In 2010, Chorba et. al. followed thirty-eight female athletes through the course of a sport season. The athletes who scored less than 14 on the FMS were four times more likely to sustain a lower-body injury during the competitive season!2 Of course the sports of weightlifting and powerlifting are not as demanding in terms of lateral agility, so it would be interesting to see if poor FMS scores were also a reasonable predictor of injury in competitive lifters.

I’ve taken part in a Functional Movement Screen, what’s next?

Your test score and coach’s comments for each movement can provide clues as to what needs to be adjusted in training. Poor movement is often caused by something done repetitively, whether in the gym or in everyday life. If an athlete has poor glute activation during deadlifts, simply stretching the hip flexors will not fix the problem. While there may be some hip mobility and posture that needs addressed, it is important that the increased flexibility and postural awareness is used to create better motor patterns in the competition lifts. In 2013, Moreside and McGill found that increases in passive range of motion at the hip were not enough to bring about improvements in functional movement during hip extension.4 This can be applied with the thought that stretching is important, but actively moving through the new range of motion and developing better mechanics through repetition is equally important.


It is understood that an athlete’s movement can change dramatically when training under heavy loads in comparison to bodyweight movements. As indicated previously, the FMS can simply be considered a “check-up” for athletes. There are plenty of successful lifters who would probably score very poorly on the test, and that’s ok. Perhaps they would be able to minimize injury risk and extend their lifting careers with a better score, or perhaps a certain level of rigidity and inflexibility is necessary in order for them to stabilize during maximal lifts. In most cases, it’s likely that a poor score comes from an injury that was picked up along the way or a general disregard for mobility work. The number one reason for using the functional movement screen in our pursuit of strength is minimizing injury risk. There will always be minor form breakdowns as well as aches and pains when training at a high intensity, but prioritizing quality of movement will allow us to pursue our goals for as long as possible.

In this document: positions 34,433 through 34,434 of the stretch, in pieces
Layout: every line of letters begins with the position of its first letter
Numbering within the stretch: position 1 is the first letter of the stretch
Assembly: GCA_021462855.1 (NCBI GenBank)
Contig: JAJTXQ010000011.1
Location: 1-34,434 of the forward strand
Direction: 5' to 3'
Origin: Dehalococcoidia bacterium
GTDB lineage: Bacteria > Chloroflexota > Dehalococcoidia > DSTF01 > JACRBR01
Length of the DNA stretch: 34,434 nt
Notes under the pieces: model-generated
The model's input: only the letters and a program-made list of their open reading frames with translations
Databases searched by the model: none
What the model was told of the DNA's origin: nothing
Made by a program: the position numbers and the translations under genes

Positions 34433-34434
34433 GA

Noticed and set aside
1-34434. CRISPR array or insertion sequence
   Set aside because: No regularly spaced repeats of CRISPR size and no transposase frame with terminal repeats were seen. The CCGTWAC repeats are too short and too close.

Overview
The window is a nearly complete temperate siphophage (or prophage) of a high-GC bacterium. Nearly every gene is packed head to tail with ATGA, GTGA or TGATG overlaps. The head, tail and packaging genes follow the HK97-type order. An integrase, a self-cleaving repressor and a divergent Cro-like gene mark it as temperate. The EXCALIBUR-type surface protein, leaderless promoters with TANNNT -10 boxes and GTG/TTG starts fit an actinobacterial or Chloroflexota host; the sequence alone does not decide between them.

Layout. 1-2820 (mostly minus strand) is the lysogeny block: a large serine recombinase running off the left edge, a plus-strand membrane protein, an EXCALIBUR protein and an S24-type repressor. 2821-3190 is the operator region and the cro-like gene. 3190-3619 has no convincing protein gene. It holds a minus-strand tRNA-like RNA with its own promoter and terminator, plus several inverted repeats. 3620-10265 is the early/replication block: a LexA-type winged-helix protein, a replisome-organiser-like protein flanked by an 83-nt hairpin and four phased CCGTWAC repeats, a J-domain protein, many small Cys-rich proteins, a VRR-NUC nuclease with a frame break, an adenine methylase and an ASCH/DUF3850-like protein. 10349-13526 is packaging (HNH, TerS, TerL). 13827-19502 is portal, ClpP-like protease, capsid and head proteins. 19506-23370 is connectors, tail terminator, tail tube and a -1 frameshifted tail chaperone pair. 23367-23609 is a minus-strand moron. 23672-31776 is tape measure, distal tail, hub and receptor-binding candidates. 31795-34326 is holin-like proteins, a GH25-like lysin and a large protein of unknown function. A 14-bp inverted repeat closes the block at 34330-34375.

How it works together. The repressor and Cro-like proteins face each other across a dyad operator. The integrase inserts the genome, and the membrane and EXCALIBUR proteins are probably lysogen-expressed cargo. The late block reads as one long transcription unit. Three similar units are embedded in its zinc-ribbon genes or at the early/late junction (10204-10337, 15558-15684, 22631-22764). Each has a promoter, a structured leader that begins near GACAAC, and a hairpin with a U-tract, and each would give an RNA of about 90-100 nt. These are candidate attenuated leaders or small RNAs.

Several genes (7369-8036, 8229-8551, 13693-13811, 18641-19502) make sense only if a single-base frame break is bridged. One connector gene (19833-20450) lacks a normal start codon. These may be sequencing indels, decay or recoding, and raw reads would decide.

1. Budnar RG, Birdwell R, Moody C, Hill DW, Duplanty AA, Jackson AW, Vingren JL. (2013) "Functional Movement Screentm Scores in Collegiate Track and Field Athletes in Relation to Injury Risk and Performance," International Journal of Exercise Science: Conference Proceedings: Vol. 2: Iss. 5, Article 68.

  2. Chorba RS, Chorba DJ, Bouillon LE, Overmeyer CA, Landis JA.  Use of a Functional Movement Screening Tool to Determine Injury Risk in Female Collegiate Athletes.  N Am J Sports Phys Ther. Jun 2010; 5(2): 47–54.

  3. Kiesel K, Plisky PJ, Voigt, ML.  Can Serious Injury in Professional Football be Predicted by a Preseason Functional Movement Screen? N Am J Sports Phys Ther. Aug 2007; 2(3): 147–158.

  4. Moreside, JM and McGill, SM. Improvements in hip flexibility do not transfer to mobility in functional movement patterns. J Strength Cond Res 27(10): 2635–2643, 2013.